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Last Updated on September 18, 2019

If Money Can’t Buy Happiness, What Can?

If Money Can’t Buy Happiness, What Can?

Think of the last time your bought something you really wanted. How did you feel afterwards? It felt good.

    Now, is there something else you really want? Maybe a new laptop, smartphone, or some nice clothes. Buying that thing, whatever it is, will bring you happiness. When you finally have it, you will be excited to try it out.

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          As cliche as it says “money can’t buy happiness,” we feel happy when we buy the things we want. Why is that?

          The Real Reason Why You Are Happy When You Buy Stuff

          Human beings are hardwired to seek instant gratification. You’ve probably heard the phrase instant gratification hundreds of times. To get that thing we want, the moment we want it. This desire for instant gratification came to us as a survival mechanism. I’m not going to talk about instant gratification in details here, if you want to find out more about it, take a look at 5 Ways to Get Over Approval Addiction and Instant Gratification.

          While instant gratification is in human’s nature, we live in a society driven by delayed gratification. Delayed gratification is the desire for something but the inability to get it when you want. In our society, you have to wait for your pay day, your meal at a restaurant, your coffee at Starbucks. When the thing you want finally arrives, you get excited.

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            Your excitement for this thing, the delayed gratification often elicits stronger emotional responses in you than when you get it. This feeling comes from dopamine a chemical that influences the pleasure centers in our brains.[1] When you become excited for something, you are actually enjoying a release of dopamine into our system. The thing you are actually excited for is almost secondary to it.

            Think about it, how did you feel a couple hours after buying something you waited a long time for? It was probably not nearly as good as when you first got it, or when you’re waiting to get it. It’s natural, it’s a part of human nature.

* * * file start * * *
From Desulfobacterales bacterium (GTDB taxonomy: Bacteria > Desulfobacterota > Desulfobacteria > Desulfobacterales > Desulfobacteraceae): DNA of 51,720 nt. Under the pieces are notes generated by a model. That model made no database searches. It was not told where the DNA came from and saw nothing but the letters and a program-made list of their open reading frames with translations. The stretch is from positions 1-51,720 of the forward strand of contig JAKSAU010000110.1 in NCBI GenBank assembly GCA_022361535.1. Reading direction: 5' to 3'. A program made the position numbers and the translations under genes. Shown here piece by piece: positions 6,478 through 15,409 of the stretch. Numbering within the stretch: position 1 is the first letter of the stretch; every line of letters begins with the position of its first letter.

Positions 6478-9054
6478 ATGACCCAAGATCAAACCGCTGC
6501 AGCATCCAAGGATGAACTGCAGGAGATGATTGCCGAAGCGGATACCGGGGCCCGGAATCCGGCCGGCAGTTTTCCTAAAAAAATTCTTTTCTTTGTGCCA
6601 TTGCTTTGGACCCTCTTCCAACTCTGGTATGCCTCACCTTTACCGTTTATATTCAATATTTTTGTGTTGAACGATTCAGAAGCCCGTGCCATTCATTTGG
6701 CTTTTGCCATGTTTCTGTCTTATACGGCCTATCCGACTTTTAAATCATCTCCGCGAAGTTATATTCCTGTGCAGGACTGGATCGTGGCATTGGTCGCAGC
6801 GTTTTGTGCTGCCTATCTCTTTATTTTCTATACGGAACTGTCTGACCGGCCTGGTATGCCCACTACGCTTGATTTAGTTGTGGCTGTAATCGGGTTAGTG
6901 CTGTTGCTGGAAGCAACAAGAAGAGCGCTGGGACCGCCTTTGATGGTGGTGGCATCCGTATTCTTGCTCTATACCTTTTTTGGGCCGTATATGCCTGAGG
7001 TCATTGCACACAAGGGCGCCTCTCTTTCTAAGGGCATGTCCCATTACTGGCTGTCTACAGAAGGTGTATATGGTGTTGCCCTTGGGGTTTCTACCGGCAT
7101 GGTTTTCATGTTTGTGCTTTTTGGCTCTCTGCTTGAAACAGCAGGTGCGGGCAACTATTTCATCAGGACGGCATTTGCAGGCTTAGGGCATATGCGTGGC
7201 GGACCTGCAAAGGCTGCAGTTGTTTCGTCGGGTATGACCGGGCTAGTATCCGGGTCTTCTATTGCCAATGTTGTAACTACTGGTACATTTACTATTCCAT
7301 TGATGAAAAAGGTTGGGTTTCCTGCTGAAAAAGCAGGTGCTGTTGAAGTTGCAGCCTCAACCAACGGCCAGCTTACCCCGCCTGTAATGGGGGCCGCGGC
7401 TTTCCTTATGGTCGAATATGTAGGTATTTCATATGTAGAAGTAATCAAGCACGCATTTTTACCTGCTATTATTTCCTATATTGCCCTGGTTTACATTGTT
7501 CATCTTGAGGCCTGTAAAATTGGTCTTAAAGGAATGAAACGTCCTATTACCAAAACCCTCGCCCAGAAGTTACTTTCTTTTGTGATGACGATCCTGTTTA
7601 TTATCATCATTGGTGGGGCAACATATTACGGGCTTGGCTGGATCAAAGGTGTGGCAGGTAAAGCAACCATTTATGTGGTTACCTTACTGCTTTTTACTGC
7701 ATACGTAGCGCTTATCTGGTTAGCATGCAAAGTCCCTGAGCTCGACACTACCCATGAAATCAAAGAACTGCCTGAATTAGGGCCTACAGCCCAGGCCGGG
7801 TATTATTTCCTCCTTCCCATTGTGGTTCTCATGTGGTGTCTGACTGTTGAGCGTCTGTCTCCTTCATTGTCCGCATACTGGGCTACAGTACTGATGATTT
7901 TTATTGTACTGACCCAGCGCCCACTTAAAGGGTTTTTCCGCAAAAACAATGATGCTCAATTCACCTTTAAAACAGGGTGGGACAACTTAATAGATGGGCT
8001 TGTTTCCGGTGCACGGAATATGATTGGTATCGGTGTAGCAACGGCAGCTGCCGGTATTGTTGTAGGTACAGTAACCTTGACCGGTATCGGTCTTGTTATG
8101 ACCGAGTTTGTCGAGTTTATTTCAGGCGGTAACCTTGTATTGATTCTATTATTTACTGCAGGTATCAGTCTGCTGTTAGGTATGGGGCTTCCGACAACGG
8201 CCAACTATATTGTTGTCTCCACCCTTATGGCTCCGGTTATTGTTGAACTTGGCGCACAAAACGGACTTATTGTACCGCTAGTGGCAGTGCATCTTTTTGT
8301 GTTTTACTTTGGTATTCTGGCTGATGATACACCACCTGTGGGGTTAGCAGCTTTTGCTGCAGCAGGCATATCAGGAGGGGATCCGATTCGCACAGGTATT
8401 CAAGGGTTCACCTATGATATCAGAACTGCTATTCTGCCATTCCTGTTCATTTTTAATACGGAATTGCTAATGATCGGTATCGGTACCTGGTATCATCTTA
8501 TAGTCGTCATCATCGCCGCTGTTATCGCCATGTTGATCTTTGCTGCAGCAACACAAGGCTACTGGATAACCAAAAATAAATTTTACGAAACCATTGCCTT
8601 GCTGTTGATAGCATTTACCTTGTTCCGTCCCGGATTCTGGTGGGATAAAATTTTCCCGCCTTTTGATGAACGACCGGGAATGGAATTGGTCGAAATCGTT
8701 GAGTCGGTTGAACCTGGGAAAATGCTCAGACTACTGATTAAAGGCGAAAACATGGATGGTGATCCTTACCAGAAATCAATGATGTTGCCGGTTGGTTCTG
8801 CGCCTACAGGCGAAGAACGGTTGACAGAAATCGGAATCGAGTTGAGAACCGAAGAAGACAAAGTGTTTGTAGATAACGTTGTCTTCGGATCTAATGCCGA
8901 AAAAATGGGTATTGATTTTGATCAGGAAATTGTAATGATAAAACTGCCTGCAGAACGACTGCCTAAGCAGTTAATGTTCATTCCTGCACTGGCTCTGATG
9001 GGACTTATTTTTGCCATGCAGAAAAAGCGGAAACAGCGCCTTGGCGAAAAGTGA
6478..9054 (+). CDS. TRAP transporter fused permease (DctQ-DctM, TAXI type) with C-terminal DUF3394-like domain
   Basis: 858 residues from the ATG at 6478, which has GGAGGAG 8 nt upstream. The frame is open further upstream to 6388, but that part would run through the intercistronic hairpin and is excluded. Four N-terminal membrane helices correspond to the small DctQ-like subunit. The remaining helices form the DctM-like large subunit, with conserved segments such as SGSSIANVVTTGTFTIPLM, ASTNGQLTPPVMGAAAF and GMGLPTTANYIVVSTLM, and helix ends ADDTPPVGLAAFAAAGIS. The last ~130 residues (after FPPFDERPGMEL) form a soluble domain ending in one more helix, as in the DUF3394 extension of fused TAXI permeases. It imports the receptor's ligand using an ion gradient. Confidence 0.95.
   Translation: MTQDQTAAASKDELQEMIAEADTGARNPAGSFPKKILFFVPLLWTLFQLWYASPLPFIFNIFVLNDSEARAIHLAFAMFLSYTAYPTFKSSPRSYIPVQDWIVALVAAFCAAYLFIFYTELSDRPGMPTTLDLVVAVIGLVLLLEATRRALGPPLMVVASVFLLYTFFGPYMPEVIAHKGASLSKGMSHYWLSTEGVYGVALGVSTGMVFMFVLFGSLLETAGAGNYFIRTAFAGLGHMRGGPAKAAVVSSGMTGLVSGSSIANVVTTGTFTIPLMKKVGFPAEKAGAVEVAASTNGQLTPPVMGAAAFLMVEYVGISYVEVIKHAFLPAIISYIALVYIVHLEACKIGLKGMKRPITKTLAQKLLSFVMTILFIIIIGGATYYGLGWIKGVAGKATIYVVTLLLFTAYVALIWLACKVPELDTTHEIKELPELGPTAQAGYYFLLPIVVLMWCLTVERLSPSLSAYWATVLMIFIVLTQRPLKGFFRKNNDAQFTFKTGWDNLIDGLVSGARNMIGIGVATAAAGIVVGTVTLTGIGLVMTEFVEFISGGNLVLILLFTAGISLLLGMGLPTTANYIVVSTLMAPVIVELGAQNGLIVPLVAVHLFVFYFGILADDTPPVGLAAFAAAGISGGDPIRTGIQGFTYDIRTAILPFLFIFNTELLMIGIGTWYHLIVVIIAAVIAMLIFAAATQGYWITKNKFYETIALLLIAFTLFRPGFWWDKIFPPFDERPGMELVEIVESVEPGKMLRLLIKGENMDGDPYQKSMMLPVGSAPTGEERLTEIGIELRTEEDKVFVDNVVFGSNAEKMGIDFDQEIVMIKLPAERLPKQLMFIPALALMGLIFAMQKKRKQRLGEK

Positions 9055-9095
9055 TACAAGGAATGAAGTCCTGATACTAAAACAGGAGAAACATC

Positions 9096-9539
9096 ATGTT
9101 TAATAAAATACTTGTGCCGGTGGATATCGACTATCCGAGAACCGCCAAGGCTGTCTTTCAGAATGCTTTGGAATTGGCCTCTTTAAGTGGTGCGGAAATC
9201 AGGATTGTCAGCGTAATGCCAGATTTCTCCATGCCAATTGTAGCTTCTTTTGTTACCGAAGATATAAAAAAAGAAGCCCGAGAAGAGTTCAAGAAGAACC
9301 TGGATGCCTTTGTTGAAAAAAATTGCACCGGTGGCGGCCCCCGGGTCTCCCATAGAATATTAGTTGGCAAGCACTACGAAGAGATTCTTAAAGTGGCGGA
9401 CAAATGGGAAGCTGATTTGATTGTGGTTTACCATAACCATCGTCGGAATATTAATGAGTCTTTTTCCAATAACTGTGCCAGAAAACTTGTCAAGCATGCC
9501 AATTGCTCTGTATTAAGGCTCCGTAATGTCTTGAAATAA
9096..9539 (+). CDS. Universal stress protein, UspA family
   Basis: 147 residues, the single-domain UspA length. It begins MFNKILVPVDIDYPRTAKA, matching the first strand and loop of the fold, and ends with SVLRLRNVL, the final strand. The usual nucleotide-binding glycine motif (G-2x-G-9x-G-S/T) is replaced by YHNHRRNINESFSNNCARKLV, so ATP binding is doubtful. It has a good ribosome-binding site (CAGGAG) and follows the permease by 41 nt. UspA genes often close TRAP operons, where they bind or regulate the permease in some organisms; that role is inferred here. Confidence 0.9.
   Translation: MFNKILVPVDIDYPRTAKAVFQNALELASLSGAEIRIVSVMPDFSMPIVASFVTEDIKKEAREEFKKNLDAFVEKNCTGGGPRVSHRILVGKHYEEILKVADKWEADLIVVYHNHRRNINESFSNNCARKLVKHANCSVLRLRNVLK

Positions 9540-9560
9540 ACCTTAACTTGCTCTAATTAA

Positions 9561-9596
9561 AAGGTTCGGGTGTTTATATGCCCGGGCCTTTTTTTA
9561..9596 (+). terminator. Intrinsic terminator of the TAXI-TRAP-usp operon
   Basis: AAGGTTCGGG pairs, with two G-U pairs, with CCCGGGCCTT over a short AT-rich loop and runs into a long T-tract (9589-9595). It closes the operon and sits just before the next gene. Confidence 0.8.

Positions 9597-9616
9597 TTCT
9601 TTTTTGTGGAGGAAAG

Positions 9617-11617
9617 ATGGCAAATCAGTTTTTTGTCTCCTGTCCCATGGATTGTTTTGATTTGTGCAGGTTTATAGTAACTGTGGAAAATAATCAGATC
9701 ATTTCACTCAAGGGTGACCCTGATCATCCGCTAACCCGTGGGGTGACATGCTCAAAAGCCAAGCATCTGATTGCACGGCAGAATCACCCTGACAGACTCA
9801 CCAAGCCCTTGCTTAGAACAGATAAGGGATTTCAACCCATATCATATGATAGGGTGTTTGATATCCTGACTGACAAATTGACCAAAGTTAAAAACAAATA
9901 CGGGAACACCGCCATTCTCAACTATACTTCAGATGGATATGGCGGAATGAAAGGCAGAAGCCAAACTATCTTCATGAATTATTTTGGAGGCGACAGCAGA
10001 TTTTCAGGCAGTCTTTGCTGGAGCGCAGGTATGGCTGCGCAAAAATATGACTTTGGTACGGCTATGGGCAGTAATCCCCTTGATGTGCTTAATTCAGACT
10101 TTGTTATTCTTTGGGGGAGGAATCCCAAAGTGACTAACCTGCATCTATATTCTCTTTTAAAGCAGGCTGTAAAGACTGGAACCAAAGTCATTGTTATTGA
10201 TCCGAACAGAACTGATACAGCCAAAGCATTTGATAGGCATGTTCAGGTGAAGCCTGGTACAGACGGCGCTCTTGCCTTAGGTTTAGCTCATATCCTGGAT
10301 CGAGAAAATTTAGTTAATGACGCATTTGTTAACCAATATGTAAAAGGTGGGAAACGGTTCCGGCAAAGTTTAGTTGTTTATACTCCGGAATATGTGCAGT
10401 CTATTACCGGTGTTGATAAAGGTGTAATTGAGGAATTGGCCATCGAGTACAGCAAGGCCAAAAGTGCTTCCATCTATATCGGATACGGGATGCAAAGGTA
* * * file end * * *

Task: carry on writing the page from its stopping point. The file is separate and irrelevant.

In this way the happiness you feel isn’t true happiness. In fact, biologically speaking, you’re just enjoying a blast of dopamine. When this blast of dopamine is gone, you want something new again, which is secretly, more dopamine. This is what that old saying “money can’t buy you happiness” really means.

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              There is, however, a way in which money can buy you happiness. It’s just not in a way you think.

              An Alternative to Buying Happiness

              Recently Proceedings of the National Academy of Sciences of the USA conducted a study where two groups of people were given $40 each.[2] One group was told to spend it in buying a possession, an object, something they wanted. The other group was told to spend it in ways that would enable them to have more free time, for example, having food delivered to save them from cooking, or hiring a cleaner, instead of cleaning their house themselves. When each participant in the study were to measure their happiness to a 10 point scale, those who spent their money on more free time were almost always one whole point ahead of those who spent their money on stuff.

              In a sense, they were happier because they brought themselves out of doing something they didn’t want to do. Just buying more stuff, in the long run didn’t have much of an affect on their happiness, when those who spent money on time found an increase in life satisfaction.

              It was the free time that made people happy.